#13 - JRL 7209
June 4, 2003
RING OF MILITARY BASES TIGHTENS AROUND RUSSIA
Russia's diplomats keep surrendering one position after another
Author: Igor Korotchenko
[from WPS Monitoring Agency, www.wps.ru/e_index.html]
THE AMERICAN CONTINGENT IN GERMANY WILL BE TRANSFERRED TO POLAND AND THE BALTIC STATES; THERE WILL ALSO BE NEW US BASES IN ROMANIA AND BULGARIA. THIS IS IN DIRECT VIOLATION OF THE FOUNDING ACT OF THE RUSSIA-NATO ALLIANCE.
Amidst all the excited speeches about constructive cooperation with NATO, brought on by the May summit of the NATO Twenty, Moscow was suddenly doused with cold water by Washington. The world's leading media have reported that the US administration intends to launch the largest movement of troops towards Russia's borders since World War II. President Putin had already received similar reports from Russia's Foreign Intelligence Service (SVR) and the Main Intelligence Department of the General Staff (GRU), but for some reason these reports received no response.
The American contingent in Germany will be transferred to Poland and the Baltic states; there will also be new US bases in Romania and Bulgaria. This is in direct violation of the founding act of the Russia-NATO alliance, which rules out "any additional permanent stationing of significant numbers of troops" on the territory of new NATO members. Interestingly enough, Chris Donnelly, special advisor on East-Central Europe to the NATO secretary general, who visited Moscow recently, let it be understood that Russia's concerns would not be taken into account. Meanwhile, Russia's diplomats - currently led by Foreign Minister Igor Ivanov and Colonel-General Yuri Baluevsky - are engaged in fruitless fussing over the mirage of cooperation with NATO on non-stragegic missile defense, rather than placing issues which are really important for Moscow on the Russia-NATO Council's agenda.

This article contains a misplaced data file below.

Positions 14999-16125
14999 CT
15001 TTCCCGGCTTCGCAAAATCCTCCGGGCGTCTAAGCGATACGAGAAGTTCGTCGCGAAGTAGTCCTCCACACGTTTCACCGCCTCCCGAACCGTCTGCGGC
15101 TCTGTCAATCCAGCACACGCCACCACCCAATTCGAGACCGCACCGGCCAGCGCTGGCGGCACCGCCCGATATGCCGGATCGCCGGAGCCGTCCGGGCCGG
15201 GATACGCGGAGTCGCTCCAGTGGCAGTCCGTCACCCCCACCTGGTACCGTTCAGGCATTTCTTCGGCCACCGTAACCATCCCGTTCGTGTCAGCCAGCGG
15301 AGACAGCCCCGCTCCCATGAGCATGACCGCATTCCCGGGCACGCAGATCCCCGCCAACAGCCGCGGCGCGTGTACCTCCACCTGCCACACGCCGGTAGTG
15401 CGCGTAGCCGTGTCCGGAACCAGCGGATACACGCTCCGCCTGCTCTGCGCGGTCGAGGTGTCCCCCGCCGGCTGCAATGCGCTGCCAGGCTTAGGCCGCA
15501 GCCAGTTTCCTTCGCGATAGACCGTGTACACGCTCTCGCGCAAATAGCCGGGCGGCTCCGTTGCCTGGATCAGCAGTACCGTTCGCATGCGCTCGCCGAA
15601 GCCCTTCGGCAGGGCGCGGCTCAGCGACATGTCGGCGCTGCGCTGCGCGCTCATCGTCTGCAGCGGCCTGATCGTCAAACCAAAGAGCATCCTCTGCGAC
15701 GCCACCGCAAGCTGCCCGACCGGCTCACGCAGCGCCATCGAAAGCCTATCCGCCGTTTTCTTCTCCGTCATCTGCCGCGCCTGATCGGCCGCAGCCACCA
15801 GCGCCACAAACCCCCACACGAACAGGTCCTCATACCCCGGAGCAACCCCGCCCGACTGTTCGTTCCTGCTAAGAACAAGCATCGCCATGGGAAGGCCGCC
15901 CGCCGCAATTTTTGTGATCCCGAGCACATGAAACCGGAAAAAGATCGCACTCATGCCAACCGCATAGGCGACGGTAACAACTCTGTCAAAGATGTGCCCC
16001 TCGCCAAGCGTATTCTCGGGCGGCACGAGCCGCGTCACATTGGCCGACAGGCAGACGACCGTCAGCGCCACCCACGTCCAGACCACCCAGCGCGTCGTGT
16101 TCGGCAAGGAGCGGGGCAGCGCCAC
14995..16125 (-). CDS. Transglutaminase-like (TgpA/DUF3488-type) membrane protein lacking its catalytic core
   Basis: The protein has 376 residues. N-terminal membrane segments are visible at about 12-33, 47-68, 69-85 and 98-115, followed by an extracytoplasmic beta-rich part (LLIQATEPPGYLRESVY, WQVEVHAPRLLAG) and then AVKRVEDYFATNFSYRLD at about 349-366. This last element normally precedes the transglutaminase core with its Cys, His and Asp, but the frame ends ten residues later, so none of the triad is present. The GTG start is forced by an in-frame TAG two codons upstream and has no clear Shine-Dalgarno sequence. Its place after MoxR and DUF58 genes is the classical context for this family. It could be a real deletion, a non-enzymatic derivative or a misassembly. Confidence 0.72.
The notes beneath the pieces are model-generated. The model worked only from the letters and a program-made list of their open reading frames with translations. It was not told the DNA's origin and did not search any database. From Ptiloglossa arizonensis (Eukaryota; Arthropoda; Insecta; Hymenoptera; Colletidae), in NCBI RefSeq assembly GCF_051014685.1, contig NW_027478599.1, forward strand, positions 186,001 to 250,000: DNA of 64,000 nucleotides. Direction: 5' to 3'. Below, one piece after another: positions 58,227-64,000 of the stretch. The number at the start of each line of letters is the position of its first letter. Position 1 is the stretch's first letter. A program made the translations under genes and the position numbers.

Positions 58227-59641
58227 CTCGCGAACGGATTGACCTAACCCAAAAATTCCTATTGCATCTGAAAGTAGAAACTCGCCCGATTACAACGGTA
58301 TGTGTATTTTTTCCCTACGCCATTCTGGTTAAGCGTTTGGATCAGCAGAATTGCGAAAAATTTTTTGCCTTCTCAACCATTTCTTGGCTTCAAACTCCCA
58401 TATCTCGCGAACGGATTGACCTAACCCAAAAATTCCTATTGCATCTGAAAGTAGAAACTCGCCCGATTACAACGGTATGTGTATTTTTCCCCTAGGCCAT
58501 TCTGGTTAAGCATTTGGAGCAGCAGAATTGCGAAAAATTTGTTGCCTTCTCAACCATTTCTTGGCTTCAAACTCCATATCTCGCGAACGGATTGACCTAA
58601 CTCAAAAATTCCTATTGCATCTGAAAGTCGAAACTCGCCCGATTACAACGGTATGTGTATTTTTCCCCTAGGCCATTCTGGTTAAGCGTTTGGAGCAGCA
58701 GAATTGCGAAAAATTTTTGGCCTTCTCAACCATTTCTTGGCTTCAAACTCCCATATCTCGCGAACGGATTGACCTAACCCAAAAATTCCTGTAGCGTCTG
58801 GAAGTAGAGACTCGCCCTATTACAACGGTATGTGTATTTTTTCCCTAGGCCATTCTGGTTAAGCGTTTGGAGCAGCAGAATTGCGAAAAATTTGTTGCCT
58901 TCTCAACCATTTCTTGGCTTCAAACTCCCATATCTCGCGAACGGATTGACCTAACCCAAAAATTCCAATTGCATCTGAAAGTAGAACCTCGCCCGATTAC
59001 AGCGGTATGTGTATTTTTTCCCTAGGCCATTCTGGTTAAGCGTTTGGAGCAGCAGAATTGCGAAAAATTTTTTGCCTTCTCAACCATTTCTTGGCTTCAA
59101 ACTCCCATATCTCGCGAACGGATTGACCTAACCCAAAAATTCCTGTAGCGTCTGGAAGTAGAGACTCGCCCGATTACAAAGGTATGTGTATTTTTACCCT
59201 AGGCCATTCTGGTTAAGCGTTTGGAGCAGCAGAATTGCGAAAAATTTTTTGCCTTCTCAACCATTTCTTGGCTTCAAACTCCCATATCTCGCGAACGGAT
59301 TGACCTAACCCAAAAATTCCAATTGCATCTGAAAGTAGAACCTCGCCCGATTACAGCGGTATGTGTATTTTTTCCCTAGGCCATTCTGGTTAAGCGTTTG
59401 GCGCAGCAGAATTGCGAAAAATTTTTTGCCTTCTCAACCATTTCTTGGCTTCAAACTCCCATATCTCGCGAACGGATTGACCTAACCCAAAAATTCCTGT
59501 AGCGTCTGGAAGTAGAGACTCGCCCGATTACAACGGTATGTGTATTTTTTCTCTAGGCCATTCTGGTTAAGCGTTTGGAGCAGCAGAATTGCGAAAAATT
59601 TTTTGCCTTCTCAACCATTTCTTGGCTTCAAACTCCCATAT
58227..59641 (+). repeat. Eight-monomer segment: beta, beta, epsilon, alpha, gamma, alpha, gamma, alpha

What are the reasons for moving the troops? The answer can be found in a document titled "A general overview of the state and development prospects of the US Armed Forces", prepared under Donald Rumsfeld's direction. It directly states that the interests of the United States as a great power extend across all regions of the world, without exception. There is a marked interest in supporting regional balances of power which are advantageous to the US, an interest which includes the need to keep likely enemies [i.e. Russia - author's note] from engaging in any dangerous forms of military rivalry with America.
In the context of recent events, President Bush's visit to Krakow is clearly no coincidence. Talks between the US and Polish presidents there decided questions of how Polish forces might participate in the occupation of Iraq, and developed a common approach to how the regime of Alexander Lukashenko in Belarus might be overthrown by the opposition. Warsaw not only gladly agreed to promote Washington's interests in the region, but confirmed that it is ready to host foreign troops - even elements of a missile defense system, if necessary.
The Pentagon is increasingly active, not only in Europe, but in Asia as well. The US Defense Department is looking into the possibilities for building new military bases in northern Australia. the Philippines, and even in Vietnam. There is a direct instruction to oppose Russian arms exports to South-East Asia. In part, this includes scuttling the delivery of 18 Russian Su-30MKM fighters, worth $900 million, to Malaysia.
The US has great hopes for its military presence in the CIS countries, which it plans to make permanent. It is focusing on Georgia and Azerbaijan. It is also trying to involve Kyrgyzstan, Kazakhstan, Armenia and Tajikistan in the process of "partnership". The US has already started "feeding" them with free supplies of American arms. The Caspian Sea has already been declared as a zone of US interest, where the Pentagon is ready for direct military intervention in order to support stability.
The foreign policy mistakes made by Moscow are obvious against this background. The groundless withdrawal of the peacemaking contingent from the Balkans, the closure of the bases in Cuba (Lourdes) and Vietnam (Cam Ranh), consent to a US presence on post- Soviet territory - all this has led to the formation of a security vacuum, and now Washington is trying to fill it. We cannot rule out that the Americans will move into Lourdes once Fidel Castro leaves the political scene.
The latest events in Iraq and preparations for military action against Iran have demonstrated that military force (primarily the United States) remains the decisive factor in global politics. (Translated by Gregory Malutin)